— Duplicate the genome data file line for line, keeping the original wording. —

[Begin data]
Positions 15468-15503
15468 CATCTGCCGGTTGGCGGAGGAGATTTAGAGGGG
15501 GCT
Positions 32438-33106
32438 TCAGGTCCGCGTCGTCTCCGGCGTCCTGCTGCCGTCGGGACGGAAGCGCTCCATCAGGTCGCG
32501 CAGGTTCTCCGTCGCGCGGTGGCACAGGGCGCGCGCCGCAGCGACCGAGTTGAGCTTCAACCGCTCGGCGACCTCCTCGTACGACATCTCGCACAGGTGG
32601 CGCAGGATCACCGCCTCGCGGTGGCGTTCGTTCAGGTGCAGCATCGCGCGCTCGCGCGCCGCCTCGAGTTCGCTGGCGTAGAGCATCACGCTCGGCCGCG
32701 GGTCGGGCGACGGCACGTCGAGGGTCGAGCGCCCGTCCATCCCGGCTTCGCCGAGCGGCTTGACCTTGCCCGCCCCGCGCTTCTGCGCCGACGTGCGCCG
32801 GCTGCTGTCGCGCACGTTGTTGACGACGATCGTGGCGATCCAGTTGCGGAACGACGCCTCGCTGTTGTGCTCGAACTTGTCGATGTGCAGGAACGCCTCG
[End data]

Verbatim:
Positions 15468-15503
15468 CATCTGCCGGTTGGCGGAGGAGATTTAGAGGGG
15501 GCT
Positions 32438-33106
32438 TCAGGTCCGCGTCGTCTCCGGCGTCCTGCTGCCGTCGGGACGGAAGCGCTCCATCAGGTCGCG
32501 CAGGTTCTCCGTCGCGCGGTGGCACAGGGCGCGCGCCGCAGCGACCGAGTTGAGCTTCAACCGCTCGGCGACCTCCTCGTACGACATCTCGCACAGGTGG
32601 CGCAGGATCACCGCCTCGCGGTGGCGTTCGTTCAGGTGCAGCATCGCGCGCTCGCGCGCCGCCTCGAGTTCGCTGGCGTAGAGCATCACGCTCGGCCGCG
32701 GGTCGGGCGACGGCACGTCGAGGGTCGAGCGCCCGTCCATCCCGGCTTCGCCGAGCGGCTTGACCTTGCCCGCCCCGCGCTTCTGCGCCGACGTGCGCCG
32801 GCTGCTGTCGCGCACGTTGTTGACGACGATCGTGGCGATCCAGTTGCGGAACGACGCCTCGCTGTTGTGCTCGAACTTGTCGATGTGCAGGAACGCCTCG